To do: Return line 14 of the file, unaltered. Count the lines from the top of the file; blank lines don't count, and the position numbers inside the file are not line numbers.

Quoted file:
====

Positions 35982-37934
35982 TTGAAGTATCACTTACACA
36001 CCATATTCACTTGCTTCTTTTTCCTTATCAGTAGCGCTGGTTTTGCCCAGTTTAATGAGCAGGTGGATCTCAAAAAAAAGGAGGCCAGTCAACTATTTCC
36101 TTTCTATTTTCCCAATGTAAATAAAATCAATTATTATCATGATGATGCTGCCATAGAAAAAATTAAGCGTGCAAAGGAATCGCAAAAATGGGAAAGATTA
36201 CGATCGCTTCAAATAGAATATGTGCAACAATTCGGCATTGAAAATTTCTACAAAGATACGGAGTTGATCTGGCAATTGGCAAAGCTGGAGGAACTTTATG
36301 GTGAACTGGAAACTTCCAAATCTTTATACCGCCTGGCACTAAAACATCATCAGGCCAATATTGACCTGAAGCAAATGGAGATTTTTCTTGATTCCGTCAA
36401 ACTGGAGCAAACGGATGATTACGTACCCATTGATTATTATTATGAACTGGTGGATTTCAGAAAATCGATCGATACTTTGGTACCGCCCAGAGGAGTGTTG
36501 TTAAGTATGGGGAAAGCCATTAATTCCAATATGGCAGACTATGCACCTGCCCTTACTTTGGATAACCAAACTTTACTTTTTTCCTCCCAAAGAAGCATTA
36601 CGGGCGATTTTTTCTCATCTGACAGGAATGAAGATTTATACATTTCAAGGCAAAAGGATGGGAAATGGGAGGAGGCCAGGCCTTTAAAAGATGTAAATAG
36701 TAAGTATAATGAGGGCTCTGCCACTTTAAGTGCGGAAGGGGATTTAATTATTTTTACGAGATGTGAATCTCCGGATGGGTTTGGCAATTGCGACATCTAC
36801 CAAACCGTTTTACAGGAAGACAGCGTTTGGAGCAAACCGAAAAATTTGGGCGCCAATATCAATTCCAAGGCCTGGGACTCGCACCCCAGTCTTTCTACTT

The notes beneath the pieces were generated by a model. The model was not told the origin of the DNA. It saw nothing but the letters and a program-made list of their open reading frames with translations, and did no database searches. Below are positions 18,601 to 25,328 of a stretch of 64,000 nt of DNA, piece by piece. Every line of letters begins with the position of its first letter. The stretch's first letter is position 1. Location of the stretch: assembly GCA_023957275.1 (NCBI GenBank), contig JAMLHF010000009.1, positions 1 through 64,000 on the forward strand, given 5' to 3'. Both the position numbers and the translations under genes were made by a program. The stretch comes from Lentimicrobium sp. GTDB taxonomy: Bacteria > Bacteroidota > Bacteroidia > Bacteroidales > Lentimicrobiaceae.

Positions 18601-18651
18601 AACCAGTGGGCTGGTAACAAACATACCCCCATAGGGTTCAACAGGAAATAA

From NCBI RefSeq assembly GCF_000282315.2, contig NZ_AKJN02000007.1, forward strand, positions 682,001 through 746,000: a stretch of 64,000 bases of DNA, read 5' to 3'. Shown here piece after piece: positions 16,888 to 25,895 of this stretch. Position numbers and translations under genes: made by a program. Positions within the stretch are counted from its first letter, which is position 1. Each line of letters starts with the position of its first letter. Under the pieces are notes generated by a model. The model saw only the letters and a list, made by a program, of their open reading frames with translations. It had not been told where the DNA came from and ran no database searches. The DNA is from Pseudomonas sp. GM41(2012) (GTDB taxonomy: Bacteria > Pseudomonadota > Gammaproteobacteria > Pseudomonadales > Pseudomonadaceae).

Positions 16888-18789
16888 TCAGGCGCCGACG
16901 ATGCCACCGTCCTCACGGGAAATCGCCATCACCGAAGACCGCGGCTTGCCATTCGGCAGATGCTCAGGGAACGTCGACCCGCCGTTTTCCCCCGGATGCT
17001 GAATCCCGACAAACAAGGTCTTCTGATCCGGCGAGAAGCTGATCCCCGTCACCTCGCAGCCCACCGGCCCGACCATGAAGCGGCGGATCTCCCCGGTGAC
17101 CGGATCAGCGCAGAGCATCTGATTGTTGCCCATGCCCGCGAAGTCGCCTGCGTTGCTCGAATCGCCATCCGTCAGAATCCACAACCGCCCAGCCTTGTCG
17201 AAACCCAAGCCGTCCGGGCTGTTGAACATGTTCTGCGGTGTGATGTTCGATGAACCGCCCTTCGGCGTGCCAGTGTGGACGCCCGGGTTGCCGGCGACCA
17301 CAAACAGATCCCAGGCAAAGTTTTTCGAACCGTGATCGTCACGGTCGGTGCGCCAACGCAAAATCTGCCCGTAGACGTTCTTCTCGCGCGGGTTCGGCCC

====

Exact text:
18601 AACCAGTGGGCTGGTAACAAACATACCCCCATAGGGTTCAACAGGAAATAA